For now, I am resetting my goal of reaching just one person with my writing. When I meet it, I will set it again just as I always have. This reminds me I don’t have to reach everyone. I am not perfect. I will do my best minute by minute, word by word. After owning my fear and allowing vulnerability, this is the most compassionate act I can do for myself.

Beloved readers and community members, thank you for sharing this space of vulnerability with me. I wish you peace and endless self-love as you navigate your own fears. May they be briefly felt, quickly resolved and points of growth as you walk your beautiful healing path.

Shawna Ayoub

Shawna Ayoub is an essayist, fiction writer, poet and instructor with an MFA in creative writing from Indiana University. Some of her work has been published in The Manifest-Station, Role Reboot, [wherever], The Huffington Post, The Oxford Review and Exit 7. Her writing explores the intersections of race, place and survivorship. She writes with honesty about her own experience in order to transform pain.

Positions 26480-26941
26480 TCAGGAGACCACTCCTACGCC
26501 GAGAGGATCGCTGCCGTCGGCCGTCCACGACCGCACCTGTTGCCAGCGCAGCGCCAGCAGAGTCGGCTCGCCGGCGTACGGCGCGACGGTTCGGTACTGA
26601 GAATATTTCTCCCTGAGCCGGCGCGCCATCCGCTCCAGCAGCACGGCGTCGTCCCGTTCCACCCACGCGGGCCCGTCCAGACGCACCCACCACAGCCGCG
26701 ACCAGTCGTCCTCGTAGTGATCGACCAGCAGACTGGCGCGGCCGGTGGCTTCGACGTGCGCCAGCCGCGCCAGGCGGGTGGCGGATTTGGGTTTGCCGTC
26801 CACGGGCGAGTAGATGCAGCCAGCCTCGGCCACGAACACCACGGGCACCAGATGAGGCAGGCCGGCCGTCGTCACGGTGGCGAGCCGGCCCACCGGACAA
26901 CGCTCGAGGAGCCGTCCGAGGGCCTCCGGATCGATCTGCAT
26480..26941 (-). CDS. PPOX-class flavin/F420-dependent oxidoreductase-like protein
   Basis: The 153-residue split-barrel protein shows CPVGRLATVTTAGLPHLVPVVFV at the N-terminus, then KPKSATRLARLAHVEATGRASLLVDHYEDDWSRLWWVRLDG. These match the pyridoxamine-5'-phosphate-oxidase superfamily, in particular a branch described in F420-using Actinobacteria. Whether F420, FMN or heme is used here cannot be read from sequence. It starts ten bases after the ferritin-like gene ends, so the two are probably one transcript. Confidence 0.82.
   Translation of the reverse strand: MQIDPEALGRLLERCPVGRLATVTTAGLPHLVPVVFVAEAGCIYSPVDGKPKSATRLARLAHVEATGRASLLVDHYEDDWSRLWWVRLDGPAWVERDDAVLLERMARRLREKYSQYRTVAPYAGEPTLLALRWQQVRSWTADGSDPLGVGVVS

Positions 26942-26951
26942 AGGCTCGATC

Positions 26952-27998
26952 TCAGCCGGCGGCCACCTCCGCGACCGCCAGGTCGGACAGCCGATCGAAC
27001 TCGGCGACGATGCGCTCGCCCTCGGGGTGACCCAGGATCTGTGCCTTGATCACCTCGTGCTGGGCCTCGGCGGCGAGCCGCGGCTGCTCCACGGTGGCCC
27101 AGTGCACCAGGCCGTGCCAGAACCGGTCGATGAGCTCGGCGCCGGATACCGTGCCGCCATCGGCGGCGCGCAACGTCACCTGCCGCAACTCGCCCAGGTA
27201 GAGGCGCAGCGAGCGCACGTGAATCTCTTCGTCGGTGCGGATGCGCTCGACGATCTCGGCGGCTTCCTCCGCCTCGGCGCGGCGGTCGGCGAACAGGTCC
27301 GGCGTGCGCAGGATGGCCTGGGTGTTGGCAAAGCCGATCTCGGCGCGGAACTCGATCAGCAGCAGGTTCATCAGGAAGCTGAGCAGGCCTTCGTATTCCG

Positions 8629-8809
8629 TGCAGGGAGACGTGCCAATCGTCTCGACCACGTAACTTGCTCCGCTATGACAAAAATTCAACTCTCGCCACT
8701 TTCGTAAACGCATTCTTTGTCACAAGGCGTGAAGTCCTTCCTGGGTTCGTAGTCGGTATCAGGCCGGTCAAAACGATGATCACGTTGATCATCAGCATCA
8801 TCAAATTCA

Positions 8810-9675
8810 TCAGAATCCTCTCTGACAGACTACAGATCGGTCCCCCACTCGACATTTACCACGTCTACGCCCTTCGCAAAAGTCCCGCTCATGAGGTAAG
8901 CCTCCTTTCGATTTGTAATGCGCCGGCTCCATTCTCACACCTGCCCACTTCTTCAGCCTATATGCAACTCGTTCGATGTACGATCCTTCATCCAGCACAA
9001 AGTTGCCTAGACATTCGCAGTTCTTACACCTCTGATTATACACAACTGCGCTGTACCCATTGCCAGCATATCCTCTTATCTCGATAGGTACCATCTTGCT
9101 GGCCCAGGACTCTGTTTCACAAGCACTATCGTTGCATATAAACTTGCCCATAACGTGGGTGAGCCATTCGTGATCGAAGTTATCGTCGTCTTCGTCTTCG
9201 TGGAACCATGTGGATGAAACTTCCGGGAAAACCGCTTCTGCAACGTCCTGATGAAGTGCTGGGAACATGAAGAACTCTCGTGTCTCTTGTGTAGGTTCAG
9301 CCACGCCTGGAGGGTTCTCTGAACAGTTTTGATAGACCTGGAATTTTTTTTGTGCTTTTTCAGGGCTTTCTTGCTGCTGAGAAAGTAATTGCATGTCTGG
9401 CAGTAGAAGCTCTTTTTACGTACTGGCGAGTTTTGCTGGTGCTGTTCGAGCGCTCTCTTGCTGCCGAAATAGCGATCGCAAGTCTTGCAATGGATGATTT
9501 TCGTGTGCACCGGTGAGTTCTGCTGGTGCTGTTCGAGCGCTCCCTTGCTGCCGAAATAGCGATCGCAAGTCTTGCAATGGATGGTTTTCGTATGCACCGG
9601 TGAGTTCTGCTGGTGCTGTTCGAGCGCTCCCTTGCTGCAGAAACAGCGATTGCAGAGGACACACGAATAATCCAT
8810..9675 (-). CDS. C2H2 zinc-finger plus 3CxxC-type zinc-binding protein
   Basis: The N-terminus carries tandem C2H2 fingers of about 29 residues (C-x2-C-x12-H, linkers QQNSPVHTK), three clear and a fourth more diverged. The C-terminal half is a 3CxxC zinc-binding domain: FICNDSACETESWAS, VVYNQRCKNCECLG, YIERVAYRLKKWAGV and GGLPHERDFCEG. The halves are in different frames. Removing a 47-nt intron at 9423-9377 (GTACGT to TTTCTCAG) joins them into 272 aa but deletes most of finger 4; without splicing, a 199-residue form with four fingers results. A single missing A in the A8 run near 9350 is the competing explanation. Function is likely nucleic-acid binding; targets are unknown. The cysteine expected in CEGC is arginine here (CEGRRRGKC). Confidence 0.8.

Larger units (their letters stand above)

5 Discussion to this post

  1. Stacia says:

    Always here to talk to you when you need an ear. Thank you for this brave piece that clarifies a hallmark of healing from trauma: when someone says to a survivor “you have hurt me,” the survivor often fears that means “now I am going to hurt you.” Your willingness to integrate your own healing journey into your writing and professional work is commendable, and it’s empowering for others like me who are trying to do the same. Love to you. <3

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  2. Janet says:

    I’m sorry for your recent hurt. I wish you peace and healing.

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    • Shawna Ayoub Ainslie says:

      Thank you, Janet. The greatest concern I’m holding right now is hurting someone else. My gratitude practice is wonderful. Instead of focusing on making sense of their disappointment in me (especially not knowing the details and wow can the mind invent fun topics to circle forever), I can send them positive thoughts and hope goodness, healing and beauty for them. Compassion is an amazing thing. They never need explain or contact me. Whatever I did, I am sorry for. I’m not perfect and won’t pretend to be. If I do that, I definitely won’t find the healing I need right now from all the other pressing issues in life.

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  3. Robin says:

    You are such an amazing and giving person, my dear. I am so proud of all the work you do to help yourself and others learn compassion, healing and peace from within. I worry sometimes that you will one day slip and give too much of yourself away, getting hurt in the process. But then, there you are, standing tall, sometimes curled up small, but ever the advocate of love, tolerance, compassion, and inner peace. I love who you are. And I love you!